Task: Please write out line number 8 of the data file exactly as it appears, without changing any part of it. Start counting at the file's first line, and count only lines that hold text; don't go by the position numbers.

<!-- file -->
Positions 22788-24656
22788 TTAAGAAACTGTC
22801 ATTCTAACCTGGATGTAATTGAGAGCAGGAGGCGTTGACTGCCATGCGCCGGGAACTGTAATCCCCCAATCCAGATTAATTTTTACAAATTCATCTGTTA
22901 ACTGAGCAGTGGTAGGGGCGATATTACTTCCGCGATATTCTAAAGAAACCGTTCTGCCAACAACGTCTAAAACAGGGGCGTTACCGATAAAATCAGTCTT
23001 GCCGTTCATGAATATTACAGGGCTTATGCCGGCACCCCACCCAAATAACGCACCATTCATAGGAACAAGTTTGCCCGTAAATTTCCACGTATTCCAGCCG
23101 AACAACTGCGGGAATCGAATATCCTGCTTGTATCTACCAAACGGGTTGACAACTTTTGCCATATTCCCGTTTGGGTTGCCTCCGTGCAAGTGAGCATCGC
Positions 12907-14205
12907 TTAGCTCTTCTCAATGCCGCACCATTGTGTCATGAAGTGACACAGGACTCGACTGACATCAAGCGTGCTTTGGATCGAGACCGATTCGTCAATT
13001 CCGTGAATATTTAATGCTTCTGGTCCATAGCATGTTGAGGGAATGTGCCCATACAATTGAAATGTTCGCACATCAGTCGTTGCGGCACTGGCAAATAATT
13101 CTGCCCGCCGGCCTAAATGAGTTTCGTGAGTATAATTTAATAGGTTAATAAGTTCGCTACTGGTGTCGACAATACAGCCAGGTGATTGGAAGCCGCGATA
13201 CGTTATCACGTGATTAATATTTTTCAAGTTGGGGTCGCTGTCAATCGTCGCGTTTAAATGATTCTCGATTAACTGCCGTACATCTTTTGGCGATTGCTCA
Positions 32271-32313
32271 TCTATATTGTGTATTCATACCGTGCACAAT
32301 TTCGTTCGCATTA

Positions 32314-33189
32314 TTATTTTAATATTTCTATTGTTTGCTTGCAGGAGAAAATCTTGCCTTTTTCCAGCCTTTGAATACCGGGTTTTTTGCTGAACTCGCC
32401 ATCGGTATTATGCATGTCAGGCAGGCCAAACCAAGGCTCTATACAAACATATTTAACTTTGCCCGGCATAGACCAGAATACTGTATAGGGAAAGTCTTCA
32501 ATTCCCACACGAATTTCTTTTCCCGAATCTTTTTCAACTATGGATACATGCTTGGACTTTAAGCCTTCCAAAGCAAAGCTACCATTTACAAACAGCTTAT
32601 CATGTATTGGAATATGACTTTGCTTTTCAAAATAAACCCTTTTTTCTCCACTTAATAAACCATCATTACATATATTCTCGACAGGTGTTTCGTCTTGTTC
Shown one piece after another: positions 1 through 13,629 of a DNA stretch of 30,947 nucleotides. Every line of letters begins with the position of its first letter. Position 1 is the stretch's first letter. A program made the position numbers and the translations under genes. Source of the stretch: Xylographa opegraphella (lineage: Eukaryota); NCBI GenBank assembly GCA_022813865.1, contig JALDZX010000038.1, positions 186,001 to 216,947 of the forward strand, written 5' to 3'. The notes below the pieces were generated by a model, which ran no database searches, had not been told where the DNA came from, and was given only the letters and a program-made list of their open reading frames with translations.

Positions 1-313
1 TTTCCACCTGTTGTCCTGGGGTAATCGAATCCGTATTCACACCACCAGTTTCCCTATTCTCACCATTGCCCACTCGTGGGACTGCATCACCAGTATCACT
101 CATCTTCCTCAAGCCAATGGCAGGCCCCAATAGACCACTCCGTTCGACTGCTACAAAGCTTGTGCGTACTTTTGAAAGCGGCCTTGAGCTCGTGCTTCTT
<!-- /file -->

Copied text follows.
12907 TTAGCTCTTCTCAATGCCGCACCATTGTGTCATGAAGTGACACAGGACTCGACTGACATCAAGCGTGCTTTGGATCGAGACCGATTCGTCAATT